Given the current difficulties in the Episcopal Church and the Anglican Communion, and my enjoyment of Ephraim Radner’s and Stanley Hauerwas’ work, I made sure that I pre ordered this book– “The Fate of Communion: The Agony of Anglicanism And the Future of a Global Church” (Ephraim Radner, Philip Turner)— months ago, and found it awaiting me on my return from my honeymoon. I’ve been digging into it and reading chapters out of order as I’m interested. It is a meaty book with lots of insight. This is my first exposure to Philip Turner’s writings outside of the Anglican Communion Institute, and I can say that I’ve thoroughly enjoyed his insights. I thought I would share a portion of his essay “The Windsor Report: A Defining Moment for a Worldwide Communion” in light of the defeat of the resolution to comply with the Windsor Report at General Convention yesterday. Consider the inability of the House of Deputies to pass any legislation whatsoever in light of the importance Dr. Turner gives the Windsor Report, and also consider the lame excuse posted below, that certain people were complaining that they hadn’t had enough time to consider the Windsor Report (TWR) (even though it’s been available for nearly 2 years and several books have been published dealing with it.) Here are Dr. Turner’s words:

A distinguished colleague has said that, when placed alongside most Anglican documents TWR is decidedly “up market.” This observation is quite accurate, and the burden of this chapter is to show that, despite certain omissions and errors (some serious), TWR provides a credible way for the Anglican Communion to remain a communion rather than devolve into a federation of churches. Further, it suggests a credible way for the non-Roman churches throughout the world to respond to the potentially church dividing tensions (both internal and external) that have arisen since the close of the colonial period. However, no matter what its strengths might be, it would be a mistake to wend one’s way along the path down which the report leads its readers without pausing to take note of the fact that TWR places before ECUSA, the Anglican Church of Canada, and the Anglican Communion fundamental decisions that cannot be avoided. For ECUSA and the Anglican Church of Canada, the decision is whether they wish to be self-identified as autonomous churches within the Anglican Communion or as denominational boutiques within the fan of Protestant options that now comprise the religious scene in North America. For the Anglican Communion, the decision is whether it wishes to retain its claim to be a communion of churches; or whether it wishes to devolve into a religious federation bound together only by pragmatic arrangements and a rapidly disappearing historical memory. For the divided churches, TWR suggests a way, amid the stresses ad strains of competing nationalisms, to maintain a worldwide communion without at the same time developing a centralized form of church government.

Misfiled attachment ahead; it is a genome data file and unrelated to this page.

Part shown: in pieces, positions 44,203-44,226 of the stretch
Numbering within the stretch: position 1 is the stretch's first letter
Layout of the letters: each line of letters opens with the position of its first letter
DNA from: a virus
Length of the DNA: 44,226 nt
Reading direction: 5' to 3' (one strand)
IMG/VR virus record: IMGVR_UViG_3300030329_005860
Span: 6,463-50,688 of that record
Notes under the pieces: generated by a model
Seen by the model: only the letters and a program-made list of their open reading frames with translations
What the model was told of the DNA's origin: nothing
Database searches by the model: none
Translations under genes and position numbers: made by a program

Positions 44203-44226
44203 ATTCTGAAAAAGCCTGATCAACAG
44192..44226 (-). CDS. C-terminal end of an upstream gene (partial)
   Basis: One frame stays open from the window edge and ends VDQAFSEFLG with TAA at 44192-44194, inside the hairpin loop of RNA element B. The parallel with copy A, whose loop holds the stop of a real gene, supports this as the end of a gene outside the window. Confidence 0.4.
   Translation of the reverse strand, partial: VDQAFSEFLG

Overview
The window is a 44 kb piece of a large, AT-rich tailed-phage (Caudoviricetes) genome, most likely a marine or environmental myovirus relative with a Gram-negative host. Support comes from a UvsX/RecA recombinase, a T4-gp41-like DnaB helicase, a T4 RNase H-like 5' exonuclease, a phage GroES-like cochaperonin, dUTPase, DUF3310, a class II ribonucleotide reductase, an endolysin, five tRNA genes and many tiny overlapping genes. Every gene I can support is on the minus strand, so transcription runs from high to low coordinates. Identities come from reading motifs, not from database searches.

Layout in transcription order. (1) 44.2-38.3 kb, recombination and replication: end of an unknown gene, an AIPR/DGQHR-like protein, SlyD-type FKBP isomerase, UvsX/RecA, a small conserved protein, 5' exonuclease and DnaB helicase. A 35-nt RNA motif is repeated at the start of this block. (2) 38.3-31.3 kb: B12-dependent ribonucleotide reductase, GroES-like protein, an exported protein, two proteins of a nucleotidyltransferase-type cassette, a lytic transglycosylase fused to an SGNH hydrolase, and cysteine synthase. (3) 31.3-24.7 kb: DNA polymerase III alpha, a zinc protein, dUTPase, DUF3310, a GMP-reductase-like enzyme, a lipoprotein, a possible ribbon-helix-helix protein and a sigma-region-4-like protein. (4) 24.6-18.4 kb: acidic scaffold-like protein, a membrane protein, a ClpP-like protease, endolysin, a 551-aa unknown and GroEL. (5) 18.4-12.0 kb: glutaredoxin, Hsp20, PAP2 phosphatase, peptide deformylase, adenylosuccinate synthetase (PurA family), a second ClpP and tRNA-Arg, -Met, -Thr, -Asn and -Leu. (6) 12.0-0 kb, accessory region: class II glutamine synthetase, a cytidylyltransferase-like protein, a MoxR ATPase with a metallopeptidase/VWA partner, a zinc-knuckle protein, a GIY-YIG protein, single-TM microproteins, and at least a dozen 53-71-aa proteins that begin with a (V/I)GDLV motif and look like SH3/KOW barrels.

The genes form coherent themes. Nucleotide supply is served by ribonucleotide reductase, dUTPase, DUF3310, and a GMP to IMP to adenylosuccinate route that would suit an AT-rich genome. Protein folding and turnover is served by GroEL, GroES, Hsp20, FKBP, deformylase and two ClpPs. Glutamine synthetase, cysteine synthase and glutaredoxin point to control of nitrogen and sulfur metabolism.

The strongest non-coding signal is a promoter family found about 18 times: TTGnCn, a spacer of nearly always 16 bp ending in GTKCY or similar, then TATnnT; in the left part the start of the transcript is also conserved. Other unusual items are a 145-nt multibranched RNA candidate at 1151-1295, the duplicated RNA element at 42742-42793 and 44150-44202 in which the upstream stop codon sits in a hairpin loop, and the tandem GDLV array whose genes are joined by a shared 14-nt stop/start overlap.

The most brilliant thing about TWR is the fact that it does not command. Rather, it offers a choice. It maps a way for Anglicans throughout the world to stay together as a communion; and basically asks it to choose something like this so as to “walk together,” or choose another way and so “walk apart.” In placing the issue in the form of a choice, TWR both honors the autonomy of the various provinces of the Anglican Communion, and places a serious proposal for future relations before its ecumenical partners. It does not smuggle in a putative but non-existent centralized polity that can issue commands. It begins with what is–a communion of autonomous provinces that have a real choice about their future.

It has become painfully clear that there are those on both the left and the right who, in the words of TWR, have made a choice to “walk apart.” The prophets on the left claim the backing of divine providence that has placed them ahead of the pack. They are content to go it alone and simply wait for others to catch up. The prophets on the right claim to be the champions of orthodoxy–charged with maintaining a faithful church in the midst of “apostasy.” They are content to go it alone and await the vindication of God. TWR maps a more arduous and painful way forward--one that seeks to create a space in time within which very serious divisions within this portion of the body of Christ can be confronted and overcome. The burden of this essay is that the way TWR maps is the obedient way–one that serves as a caution to the prophets on both the left and the right, and a beacon to those for whom the maintenance of communion constitutes a fundamental obligation.

Buy the book and read chapter 8 to see the rest.

It seems at the moment that the obedient path, the painful path, was too painful for The Episcopal Church to walk.

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